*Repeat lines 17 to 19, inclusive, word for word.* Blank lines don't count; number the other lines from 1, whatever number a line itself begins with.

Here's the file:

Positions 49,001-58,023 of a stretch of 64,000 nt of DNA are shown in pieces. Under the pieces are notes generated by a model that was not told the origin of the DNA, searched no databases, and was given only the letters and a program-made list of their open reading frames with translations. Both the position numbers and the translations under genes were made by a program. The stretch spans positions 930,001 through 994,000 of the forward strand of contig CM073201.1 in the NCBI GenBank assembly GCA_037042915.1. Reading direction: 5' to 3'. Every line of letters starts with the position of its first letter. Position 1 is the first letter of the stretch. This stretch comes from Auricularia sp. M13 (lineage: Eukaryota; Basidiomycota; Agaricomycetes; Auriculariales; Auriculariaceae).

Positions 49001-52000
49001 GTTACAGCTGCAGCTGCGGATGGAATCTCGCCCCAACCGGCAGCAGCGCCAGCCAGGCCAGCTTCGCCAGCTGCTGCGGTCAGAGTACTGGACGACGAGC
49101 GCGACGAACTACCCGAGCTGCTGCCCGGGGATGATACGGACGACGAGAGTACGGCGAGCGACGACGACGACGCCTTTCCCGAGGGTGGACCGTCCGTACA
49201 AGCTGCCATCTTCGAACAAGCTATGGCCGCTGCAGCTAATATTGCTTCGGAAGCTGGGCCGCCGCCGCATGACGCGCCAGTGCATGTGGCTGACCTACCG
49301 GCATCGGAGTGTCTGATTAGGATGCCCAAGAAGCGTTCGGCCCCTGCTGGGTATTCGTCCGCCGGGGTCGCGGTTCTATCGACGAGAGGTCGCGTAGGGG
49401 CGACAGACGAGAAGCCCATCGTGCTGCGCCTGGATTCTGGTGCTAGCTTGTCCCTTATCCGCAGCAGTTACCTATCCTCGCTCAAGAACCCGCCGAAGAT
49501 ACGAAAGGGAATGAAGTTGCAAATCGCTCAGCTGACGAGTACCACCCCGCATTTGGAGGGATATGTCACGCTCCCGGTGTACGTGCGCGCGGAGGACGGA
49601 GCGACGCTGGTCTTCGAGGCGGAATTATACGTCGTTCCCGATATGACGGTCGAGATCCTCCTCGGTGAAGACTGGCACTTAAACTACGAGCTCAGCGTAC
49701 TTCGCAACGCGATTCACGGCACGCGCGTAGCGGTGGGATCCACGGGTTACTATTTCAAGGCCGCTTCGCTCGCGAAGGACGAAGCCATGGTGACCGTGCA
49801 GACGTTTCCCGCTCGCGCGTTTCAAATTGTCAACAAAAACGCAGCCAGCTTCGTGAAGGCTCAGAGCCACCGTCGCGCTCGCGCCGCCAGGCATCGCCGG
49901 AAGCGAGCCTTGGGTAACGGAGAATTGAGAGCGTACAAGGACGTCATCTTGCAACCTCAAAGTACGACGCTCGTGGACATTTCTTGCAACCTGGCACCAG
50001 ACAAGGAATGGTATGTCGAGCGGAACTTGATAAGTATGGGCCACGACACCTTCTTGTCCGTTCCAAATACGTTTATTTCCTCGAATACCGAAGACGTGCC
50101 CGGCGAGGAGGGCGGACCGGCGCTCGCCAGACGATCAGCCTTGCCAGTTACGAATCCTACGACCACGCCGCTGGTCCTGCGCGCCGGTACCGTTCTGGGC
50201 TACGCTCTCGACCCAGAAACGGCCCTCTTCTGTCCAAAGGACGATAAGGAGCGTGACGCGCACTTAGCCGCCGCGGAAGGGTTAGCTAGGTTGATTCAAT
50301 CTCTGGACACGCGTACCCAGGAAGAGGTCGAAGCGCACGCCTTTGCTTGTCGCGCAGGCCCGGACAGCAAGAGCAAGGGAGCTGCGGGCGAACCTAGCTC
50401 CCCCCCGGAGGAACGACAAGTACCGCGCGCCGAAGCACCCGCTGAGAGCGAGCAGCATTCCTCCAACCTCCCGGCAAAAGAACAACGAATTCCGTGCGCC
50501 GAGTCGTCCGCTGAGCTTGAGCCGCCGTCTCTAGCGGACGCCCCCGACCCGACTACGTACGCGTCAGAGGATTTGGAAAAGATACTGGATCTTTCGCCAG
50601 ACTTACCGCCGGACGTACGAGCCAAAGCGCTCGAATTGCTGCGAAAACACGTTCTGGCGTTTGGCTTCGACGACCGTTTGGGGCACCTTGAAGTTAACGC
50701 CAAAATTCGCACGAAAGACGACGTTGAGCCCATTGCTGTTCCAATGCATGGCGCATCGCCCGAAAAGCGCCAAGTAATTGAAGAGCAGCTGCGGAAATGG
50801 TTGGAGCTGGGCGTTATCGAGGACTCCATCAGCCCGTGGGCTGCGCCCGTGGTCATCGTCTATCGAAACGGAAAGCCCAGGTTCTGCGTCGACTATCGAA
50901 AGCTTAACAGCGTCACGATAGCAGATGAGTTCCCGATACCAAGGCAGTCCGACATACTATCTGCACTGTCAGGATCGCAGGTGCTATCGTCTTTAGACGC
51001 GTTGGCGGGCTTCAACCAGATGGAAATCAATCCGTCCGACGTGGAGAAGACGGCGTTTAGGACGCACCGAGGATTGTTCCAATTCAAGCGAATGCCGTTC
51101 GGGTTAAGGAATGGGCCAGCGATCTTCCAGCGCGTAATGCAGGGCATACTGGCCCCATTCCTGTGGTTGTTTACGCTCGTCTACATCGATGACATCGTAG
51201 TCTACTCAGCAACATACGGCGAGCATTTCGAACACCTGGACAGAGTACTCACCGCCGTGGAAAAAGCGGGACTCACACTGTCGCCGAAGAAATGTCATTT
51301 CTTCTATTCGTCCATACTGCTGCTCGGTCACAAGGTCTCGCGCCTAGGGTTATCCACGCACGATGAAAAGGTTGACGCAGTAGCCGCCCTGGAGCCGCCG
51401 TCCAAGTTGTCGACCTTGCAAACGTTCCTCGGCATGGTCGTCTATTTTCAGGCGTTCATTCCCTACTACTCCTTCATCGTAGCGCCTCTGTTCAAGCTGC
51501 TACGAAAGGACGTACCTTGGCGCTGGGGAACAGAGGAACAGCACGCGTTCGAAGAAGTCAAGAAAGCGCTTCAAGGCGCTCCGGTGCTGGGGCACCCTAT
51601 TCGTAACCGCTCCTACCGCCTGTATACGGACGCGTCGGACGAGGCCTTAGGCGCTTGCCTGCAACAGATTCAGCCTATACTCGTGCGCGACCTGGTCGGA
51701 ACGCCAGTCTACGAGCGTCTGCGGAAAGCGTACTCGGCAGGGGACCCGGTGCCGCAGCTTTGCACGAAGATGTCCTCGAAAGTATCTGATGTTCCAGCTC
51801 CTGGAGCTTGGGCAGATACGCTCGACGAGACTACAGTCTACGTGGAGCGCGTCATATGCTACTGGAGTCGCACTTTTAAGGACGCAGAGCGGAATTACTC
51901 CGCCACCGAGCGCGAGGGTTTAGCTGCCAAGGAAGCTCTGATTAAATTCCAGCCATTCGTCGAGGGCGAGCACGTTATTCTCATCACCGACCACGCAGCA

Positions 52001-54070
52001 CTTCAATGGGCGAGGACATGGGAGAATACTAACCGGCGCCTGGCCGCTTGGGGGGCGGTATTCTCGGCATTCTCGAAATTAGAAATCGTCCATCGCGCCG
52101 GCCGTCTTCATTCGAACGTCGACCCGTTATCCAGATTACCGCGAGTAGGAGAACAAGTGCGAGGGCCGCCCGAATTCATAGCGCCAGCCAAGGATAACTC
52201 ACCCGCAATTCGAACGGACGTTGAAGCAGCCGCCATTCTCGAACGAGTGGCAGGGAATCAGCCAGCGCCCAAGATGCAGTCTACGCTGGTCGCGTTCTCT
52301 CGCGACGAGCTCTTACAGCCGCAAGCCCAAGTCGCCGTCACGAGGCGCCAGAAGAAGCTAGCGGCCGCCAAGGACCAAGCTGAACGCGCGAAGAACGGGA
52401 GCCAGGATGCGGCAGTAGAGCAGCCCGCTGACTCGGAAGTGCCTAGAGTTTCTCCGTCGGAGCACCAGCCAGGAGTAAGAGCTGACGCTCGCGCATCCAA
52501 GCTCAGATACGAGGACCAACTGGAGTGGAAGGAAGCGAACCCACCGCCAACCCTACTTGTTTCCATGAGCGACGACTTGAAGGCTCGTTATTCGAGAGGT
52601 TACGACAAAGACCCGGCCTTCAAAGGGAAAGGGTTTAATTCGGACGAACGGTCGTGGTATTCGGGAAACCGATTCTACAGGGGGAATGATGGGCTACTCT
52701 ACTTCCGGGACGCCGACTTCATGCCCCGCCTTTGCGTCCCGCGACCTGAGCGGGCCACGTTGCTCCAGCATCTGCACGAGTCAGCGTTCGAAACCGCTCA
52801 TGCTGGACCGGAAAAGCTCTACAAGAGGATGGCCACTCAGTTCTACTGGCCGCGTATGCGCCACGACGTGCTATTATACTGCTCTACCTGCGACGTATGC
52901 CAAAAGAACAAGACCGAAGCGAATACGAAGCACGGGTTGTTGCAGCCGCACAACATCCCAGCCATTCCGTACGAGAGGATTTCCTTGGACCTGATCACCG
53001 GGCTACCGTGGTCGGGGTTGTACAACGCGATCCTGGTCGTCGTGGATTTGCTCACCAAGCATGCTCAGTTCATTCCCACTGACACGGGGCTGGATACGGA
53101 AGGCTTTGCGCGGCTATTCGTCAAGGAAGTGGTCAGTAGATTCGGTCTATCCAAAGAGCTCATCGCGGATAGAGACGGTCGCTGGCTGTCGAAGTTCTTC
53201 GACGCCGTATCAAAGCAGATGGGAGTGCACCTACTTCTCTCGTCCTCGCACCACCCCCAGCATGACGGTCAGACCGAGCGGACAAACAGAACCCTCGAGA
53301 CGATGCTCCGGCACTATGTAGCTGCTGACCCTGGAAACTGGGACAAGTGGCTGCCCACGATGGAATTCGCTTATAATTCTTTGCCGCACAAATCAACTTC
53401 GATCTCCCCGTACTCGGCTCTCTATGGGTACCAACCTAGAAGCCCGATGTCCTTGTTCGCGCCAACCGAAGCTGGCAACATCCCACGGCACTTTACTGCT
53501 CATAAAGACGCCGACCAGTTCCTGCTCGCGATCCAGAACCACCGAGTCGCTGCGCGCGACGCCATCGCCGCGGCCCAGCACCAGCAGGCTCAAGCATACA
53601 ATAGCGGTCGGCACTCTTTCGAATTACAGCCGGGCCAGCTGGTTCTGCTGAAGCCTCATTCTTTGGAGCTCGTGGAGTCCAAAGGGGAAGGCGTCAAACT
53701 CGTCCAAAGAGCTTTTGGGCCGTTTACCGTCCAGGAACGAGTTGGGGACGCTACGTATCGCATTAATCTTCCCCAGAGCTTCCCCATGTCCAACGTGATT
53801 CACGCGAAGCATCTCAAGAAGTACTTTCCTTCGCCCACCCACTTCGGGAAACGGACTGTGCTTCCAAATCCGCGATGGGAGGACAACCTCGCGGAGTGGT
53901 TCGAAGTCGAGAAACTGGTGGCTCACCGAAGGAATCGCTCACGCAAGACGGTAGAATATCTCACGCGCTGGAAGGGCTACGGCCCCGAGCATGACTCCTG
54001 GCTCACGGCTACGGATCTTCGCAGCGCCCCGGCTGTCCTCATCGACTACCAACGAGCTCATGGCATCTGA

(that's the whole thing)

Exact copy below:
50401 CCCCCCGGAGGAACGACAAGTACCGCGCGCCGAAGCACCCGCTGAGAGCGAGCAGCATTCCTCCAACCTCCCGGCAAAAGAACAACGAATTCCGTGCGCC
50501 GAGTCGTCCGCTGAGCTTGAGCCGCCGTCTCTAGCGGACGCCCCCGACCCGACTACGTACGCGTCAGAGGATTTGGAAAAGATACTGGATCTTTCGCCAG
50601 ACTTACCGCCGGACGTACGAGCCAAAGCGCTCGAATTGCTGCGAAAACACGTTCTGGCGTTTGGCTTCGACGACCGTTTGGGGCACCTTGAAGTTAACGC